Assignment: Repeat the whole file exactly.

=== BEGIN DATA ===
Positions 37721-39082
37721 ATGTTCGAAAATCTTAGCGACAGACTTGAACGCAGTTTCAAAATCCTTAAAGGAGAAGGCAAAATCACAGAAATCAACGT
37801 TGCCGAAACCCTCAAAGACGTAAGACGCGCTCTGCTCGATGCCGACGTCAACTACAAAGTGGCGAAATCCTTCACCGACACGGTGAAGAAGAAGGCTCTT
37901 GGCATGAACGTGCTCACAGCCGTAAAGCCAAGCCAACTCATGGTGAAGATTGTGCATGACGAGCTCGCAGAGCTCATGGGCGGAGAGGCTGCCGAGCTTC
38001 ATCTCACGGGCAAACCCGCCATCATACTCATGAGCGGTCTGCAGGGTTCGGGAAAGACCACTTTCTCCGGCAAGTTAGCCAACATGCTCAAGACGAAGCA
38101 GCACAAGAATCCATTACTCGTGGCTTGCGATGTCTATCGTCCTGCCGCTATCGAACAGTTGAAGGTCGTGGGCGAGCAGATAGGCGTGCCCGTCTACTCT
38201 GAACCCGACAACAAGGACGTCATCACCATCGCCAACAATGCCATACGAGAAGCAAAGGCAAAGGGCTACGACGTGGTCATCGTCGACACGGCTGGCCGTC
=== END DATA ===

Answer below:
Positions 37721-39082
37721 ATGTTCGAAAATCTTAGCGACAGACTTGAACGCAGTTTCAAAATCCTTAAAGGAGAAGGCAAAATCACAGAAATCAACGT
37801 TGCCGAAACCCTCAAAGACGTAAGACGCGCTCTGCTCGATGCCGACGTCAACTACAAAGTGGCGAAATCCTTCACCGACACGGTGAAGAAGAAGGCTCTT
37901 GGCATGAACGTGCTCACAGCCGTAAAGCCAAGCCAACTCATGGTGAAGATTGTGCATGACGAGCTCGCAGAGCTCATGGGCGGAGAGGCTGCCGAGCTTC
38001 ATCTCACGGGCAAACCCGCCATCATACTCATGAGCGGTCTGCAGGGTTCGGGAAAGACCACTTTCTCCGGCAAGTTAGCCAACATGCTCAAGACGAAGCA
38101 GCACAAGAATCCATTACTCGTGGCTTGCGATGTCTATCGTCCTGCCGCTATCGAACAGTTGAAGGTCGTGGGCGAGCAGATAGGCGTGCCCGTCTACTCT
38201 GAACCCGACAACAAGGACGTCATCACCATCGCCAACAATGCCATACGAGAAGCAAAGGCAAAGGGCTACGACGTGGTCATCGTCGACACGGCTGGCCGTC